I've noticed several posts recently that were related to setting up a FL (full length) resizing die. I decided to document how I setup a full length die. If I've missed any steps or failed to fully explain something, please let me know and I'll update this post.
Incorrectly setting up a sizing die can result in too much headspace (slop in the chamber) and will usually result in poor accuracy, short brass life and in extreme cases can lead to case head seperation.
If you are setting up a new die, it should be thoroughly cleaned. Automotive brake cleaner works well for this (do this outside, as the fumes are not good for you). Use some Hoppes afterwards and then swab it out as clean as possible.
Here is a die that is dis-assembled and ready for cleaning. Once it's clean, do not reassemble (leave the decapping assembly out of the die).
Leave the decaping pin out of the die during the first stage of die setup. We will use the decapping pin to remove the spent primers.
Here I've decapped the spent primer by tapping it out over a small hole in the 2x6 on the bench. It is a good idea to remove the primer prior to measurement, because if the primer protrudes at all below the head of the brass, it will affect your measurements.
Here is an example of a primer that has flowed back into the firing pin hole. This was caused by a firing pin hole that is too big, not by a load that was too hot.
What is needed to correctly setup a die is some method of measuring your brass. I use a Caliper and the Hornady headspace gauges (shown below).
There are other purpose built tools (like the tool from Larry Willis, that does a great job of this as well).
Here I'm measuring a new piece of brass. I zeroed the caliper on the new brass, so we can see how much headspace MY RIFLE has with this batch of new Norma brass.
The first step is to find what the once fired length is. You'll want to use once fired brass, since it will have expanded to fit the chamber and then will have 'sprung back' a little.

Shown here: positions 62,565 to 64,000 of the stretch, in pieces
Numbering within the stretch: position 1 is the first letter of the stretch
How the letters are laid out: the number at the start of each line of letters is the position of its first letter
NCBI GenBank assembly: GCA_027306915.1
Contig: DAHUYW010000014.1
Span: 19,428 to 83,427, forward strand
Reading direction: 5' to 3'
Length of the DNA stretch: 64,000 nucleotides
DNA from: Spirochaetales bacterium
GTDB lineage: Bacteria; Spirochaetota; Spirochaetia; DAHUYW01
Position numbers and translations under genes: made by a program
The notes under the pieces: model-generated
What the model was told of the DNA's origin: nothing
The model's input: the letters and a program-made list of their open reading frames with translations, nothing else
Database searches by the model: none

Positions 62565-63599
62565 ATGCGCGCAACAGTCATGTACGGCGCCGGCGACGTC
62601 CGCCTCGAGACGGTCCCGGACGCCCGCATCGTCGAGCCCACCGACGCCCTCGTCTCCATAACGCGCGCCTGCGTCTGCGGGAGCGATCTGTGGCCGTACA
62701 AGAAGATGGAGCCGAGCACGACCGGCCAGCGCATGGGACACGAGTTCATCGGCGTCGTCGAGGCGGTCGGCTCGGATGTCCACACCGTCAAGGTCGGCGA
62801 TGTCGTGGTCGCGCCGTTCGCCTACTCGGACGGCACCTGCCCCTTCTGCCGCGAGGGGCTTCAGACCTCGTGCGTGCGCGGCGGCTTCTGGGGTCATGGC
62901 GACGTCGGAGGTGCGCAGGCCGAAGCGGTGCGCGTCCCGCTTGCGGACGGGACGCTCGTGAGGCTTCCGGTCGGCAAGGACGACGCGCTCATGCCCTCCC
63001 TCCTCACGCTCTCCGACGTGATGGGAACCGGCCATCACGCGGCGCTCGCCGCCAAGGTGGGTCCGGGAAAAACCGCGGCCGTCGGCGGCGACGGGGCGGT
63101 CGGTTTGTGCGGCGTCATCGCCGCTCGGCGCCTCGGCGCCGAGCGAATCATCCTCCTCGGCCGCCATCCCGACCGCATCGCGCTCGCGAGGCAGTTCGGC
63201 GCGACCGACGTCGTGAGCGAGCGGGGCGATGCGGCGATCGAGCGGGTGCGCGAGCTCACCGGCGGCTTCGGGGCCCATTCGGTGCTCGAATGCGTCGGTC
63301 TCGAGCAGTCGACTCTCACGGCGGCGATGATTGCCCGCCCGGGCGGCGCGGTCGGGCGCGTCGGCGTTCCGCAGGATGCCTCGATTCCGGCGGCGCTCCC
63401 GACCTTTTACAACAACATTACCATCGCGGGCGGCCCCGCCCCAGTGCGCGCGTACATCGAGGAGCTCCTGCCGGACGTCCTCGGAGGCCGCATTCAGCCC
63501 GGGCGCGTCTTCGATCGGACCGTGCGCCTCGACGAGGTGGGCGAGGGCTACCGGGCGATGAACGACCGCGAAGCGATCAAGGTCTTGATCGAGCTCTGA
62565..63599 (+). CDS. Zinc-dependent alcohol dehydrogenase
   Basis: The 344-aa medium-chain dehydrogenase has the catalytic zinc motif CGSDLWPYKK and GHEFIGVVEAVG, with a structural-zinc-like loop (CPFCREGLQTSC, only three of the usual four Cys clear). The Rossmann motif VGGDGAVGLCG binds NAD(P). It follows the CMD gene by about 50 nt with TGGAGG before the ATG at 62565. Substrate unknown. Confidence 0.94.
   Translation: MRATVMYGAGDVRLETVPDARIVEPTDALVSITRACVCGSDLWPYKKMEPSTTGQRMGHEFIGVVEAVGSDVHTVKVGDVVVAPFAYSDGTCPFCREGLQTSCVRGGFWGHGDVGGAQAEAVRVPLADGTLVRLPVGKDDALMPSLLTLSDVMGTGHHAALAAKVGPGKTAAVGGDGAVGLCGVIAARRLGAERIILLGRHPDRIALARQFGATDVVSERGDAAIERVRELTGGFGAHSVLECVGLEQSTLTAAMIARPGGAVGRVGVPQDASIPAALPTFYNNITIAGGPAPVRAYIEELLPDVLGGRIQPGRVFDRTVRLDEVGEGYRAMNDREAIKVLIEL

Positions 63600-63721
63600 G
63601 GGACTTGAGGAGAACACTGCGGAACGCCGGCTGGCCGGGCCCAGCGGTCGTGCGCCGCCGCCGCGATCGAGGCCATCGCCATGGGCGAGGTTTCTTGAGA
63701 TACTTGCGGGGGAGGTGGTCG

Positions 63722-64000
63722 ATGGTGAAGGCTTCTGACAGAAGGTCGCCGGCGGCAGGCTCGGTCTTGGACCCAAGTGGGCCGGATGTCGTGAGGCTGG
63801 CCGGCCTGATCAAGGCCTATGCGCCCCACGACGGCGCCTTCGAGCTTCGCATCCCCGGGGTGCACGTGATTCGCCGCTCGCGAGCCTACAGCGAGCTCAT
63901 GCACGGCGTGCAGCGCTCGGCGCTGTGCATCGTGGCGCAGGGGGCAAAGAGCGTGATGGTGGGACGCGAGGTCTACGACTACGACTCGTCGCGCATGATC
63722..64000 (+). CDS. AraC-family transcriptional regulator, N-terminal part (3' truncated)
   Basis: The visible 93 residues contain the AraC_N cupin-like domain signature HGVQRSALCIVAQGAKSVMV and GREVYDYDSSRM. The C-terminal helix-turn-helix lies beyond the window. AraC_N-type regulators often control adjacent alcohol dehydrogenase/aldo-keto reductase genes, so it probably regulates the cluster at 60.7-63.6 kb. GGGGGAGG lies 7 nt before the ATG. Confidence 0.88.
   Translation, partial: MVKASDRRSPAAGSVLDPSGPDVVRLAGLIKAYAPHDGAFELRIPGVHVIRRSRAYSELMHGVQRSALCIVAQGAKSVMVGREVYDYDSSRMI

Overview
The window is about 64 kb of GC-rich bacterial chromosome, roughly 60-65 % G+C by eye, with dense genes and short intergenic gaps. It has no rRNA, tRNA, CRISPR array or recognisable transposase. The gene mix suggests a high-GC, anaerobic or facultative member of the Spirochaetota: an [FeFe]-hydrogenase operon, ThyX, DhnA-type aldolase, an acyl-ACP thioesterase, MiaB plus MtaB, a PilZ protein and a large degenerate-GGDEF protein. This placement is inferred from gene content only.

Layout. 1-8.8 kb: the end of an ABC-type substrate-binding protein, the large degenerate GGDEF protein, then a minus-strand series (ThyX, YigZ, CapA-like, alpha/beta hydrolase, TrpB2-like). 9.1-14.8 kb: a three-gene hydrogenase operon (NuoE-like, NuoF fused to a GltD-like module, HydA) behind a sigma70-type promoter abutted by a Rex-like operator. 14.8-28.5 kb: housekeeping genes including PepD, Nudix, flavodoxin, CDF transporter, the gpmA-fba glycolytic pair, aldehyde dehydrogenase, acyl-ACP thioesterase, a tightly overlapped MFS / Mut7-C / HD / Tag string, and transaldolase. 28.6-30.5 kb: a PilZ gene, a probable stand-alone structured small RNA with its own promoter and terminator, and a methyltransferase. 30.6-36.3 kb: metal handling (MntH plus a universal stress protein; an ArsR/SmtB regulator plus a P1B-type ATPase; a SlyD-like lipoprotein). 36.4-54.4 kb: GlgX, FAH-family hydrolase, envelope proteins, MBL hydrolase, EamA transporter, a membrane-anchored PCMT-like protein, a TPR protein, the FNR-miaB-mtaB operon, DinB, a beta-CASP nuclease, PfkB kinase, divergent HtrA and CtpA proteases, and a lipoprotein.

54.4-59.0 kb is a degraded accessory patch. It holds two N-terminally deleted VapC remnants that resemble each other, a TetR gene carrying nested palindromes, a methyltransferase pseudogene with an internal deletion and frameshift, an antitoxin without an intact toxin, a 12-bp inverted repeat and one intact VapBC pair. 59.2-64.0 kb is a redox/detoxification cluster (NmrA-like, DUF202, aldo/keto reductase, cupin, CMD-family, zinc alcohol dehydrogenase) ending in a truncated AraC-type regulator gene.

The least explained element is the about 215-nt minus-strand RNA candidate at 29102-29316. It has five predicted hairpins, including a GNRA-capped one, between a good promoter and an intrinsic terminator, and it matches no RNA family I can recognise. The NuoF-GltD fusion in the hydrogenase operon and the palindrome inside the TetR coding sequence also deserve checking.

If you use brass that's been reloaded several times, it will not have sprung back and your measurement will be a bit longer. Your measurement will also be subject to how many times the brass has been fired.
Subsequently, I use once fired to eliminate that variable. In this example, the once fired brass measures .0045" longer than the new brass. If my once fired brass will chamber in my rifle without ANY tightness, I will attempt to resize my brass to match this number.
Once fired brass will typically spring back about .001", so matching this number will give me about .001" clearance with all my reloads.
If the Once fired brass feels tight when chambered, then I will subtract .001" from it's measurement and that will be the length I will use when adjusting the die. For this example, I'll set the resizing die to push the shoulder back to .0035" (or as close as I can make it).
After lubricating the once fired brass with some Imperial sizing wax, I resized it with the die about a quarter inch from the shellholder. I measured it and it hadn't moved the shoulder at all. I repeated this step by screwing the die in about 1/10 of a turn at a time until I achieve the 'bump' I am looking for.
Here is the resized brass.
Continued on next post, to get the final 2 images into post. ...